Rising traffic deaths during the pandemic have generally been attributed to drivers speeding on empty streets. But it may also be that the type of person who drives cautiously is staying home while the less risk-averse are out and about. (Curbed)
The new report, Pedestrians First, includes walkability data for 1,000 metro areas around the globe, and shows that U.S. cities are generally less walkable than those in other countries (Intelligent Transport). London, Paris, Bogota and Hong Kong top the list (The Guardian).
Even before the pandemic wiped out ridership, transit agencies were struggling. Now is a good time to fundamentally rethink how they operate, such as by eliminating fares. (Governing)
State officials continue to plead with Congress for transit funding. (Axios)
The Washington Supreme Court ruled that the state’s car-tab repeal is unconstitutional, restoring a key source of funding for transit. (The Urbanist)
The price tag for Honolulu’s troubled light rail line has risen another $832 million, to $9.9 billion. (Civil Beat)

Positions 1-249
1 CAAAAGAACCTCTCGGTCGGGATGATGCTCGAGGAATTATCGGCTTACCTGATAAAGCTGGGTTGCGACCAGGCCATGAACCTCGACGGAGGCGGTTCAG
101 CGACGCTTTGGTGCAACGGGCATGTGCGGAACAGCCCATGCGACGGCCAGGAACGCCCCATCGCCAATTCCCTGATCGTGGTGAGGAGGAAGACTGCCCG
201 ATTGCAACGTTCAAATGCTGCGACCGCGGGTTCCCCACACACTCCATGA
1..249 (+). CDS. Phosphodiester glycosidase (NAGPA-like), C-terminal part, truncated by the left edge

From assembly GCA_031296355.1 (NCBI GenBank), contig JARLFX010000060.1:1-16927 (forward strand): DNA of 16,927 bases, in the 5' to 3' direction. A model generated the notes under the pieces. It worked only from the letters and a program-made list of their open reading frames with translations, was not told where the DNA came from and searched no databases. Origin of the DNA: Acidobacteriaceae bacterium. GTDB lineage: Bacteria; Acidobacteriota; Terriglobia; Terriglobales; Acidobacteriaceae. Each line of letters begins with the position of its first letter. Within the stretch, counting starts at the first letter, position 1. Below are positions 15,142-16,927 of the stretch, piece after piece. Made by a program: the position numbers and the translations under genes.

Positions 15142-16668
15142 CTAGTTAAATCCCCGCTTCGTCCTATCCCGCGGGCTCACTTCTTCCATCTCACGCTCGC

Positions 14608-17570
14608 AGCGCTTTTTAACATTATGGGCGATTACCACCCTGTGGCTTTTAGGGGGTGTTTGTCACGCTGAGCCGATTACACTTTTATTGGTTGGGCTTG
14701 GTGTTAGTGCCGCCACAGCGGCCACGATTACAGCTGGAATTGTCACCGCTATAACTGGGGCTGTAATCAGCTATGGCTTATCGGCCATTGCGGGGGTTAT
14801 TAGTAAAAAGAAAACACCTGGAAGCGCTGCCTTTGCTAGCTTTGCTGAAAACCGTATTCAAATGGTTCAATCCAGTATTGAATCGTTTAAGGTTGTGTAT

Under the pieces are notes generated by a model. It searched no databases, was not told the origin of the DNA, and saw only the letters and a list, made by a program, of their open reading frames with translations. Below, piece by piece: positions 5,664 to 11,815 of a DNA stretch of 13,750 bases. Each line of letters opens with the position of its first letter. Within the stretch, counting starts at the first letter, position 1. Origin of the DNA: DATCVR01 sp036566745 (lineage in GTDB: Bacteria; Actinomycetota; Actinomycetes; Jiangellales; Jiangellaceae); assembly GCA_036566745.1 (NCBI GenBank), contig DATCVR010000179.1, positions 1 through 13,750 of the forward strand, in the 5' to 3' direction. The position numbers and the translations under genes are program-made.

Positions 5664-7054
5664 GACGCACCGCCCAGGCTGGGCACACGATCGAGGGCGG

The Twin Cities might shut down the Northstar commuter rail line because ridership has fallen by 95 percent. (Star-Tribune)
A Pennsylvania bill would make it easier to build protected bike lanes on state roads, which is good, but would give neighborhood associations veto power, which is bad. (WHYY)
The Utah DOT is encouraging walking and biking as a way to reduce congestion and help families stay healthy. (Deseret News)
Omaha is getting ready to open a bus-only lane for its new bus rapid transit line. (KETV)
Edinburgh closed streets in its historic district to traffic in July and plans to keep them that way (National Geographic). But in Athens, a plan to turn traffic-clogged streets into tree-lined pedestrian boulevards hasn’t gone so well (City Lab).
Fare-free transit is common in Europe, and American cities ought to give it another look. Benefits include fewer people driving, lower emissions and fewer costs for low-income families. Plus other news.
Editor’s note: This article originally appeared on Transit Center and is republished with permission. On March 13, 2020, at the onset of the pandemic, the Federal Transit Administration responded to the emergency by enabling transit agencies to spend federal funds to run buses and trains. It was a break with longstanding policy. Normally, federal grants are reserved […]
Though the House Republicans are stealing the show these days with their endeavor to tie infrastructure funding to oil drilling, let’s not forget there’s a serious, bipartisan transportation reauthorization bill out there that actually has a chance of passage: the Senate’s MAP-21. On its path toward a full Senate vote, that two-year bill is paused at its […]